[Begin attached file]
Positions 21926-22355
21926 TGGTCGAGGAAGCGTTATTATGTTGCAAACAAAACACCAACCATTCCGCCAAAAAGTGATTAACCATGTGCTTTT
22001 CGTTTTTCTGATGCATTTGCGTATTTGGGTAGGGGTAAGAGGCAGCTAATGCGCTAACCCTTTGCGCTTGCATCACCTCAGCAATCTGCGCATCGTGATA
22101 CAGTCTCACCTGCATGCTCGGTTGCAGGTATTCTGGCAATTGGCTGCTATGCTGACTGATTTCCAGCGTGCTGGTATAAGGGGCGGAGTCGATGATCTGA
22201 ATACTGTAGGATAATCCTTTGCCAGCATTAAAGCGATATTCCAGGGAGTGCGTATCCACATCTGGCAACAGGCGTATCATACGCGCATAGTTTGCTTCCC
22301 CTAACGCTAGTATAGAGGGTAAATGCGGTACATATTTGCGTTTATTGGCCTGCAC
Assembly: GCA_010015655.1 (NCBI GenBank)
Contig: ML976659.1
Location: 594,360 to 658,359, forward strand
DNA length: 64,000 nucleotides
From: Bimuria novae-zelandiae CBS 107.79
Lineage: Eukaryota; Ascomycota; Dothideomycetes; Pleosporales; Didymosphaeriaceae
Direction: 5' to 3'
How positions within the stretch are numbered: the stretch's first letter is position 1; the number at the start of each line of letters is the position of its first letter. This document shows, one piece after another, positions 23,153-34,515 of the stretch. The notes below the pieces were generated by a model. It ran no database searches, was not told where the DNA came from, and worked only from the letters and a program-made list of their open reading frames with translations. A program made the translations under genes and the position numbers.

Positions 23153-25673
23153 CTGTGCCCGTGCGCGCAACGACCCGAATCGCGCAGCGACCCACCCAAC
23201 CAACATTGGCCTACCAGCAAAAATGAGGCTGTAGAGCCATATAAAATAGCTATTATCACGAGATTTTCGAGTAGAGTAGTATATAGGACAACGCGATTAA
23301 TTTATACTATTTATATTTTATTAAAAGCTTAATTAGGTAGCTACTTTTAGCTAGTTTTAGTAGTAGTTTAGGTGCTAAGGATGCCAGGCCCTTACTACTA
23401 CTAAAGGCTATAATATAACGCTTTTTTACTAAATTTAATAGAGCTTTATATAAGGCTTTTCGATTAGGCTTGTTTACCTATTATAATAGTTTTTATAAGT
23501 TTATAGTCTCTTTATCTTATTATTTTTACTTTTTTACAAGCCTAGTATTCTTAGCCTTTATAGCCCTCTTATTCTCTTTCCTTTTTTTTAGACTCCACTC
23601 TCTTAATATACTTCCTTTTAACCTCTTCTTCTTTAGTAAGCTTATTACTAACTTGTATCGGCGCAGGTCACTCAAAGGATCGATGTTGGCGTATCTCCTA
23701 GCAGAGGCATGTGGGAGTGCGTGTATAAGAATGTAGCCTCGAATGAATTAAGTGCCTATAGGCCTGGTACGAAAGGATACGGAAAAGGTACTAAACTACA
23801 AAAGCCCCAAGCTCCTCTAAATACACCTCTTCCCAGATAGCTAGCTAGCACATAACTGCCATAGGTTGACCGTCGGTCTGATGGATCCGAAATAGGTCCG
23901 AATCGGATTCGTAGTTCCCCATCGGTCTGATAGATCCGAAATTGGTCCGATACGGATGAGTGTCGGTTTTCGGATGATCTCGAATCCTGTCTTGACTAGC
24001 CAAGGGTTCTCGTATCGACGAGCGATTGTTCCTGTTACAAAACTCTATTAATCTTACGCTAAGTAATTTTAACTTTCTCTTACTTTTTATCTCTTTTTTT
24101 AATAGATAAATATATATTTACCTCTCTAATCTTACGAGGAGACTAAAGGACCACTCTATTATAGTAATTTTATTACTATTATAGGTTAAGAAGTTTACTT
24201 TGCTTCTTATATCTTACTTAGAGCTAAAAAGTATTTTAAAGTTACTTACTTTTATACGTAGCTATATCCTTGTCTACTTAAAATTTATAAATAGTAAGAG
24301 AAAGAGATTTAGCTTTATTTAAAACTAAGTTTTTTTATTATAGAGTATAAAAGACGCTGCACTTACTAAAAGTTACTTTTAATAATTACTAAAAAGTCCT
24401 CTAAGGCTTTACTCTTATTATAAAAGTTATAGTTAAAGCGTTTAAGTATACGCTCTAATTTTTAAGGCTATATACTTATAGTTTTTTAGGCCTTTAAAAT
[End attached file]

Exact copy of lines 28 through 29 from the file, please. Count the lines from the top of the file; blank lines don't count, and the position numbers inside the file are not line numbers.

24301 AAAGAGATTTAGCTTTATTTAAAACTAAGTTTTTTTATTATAGAGTATAAAAGACGCTGCACTTACTAAAAGTTACTTTTAATAATTACTAAAAAGTCCT
24401 CTAAGGCTTTACTCTTATTATAAAAGTTATAGTTAAAGCGTTTAAGTATACGCTCTAATTTTTAAGGCTATATACTTATAGTTTTTTAGGCCTTTAAAAT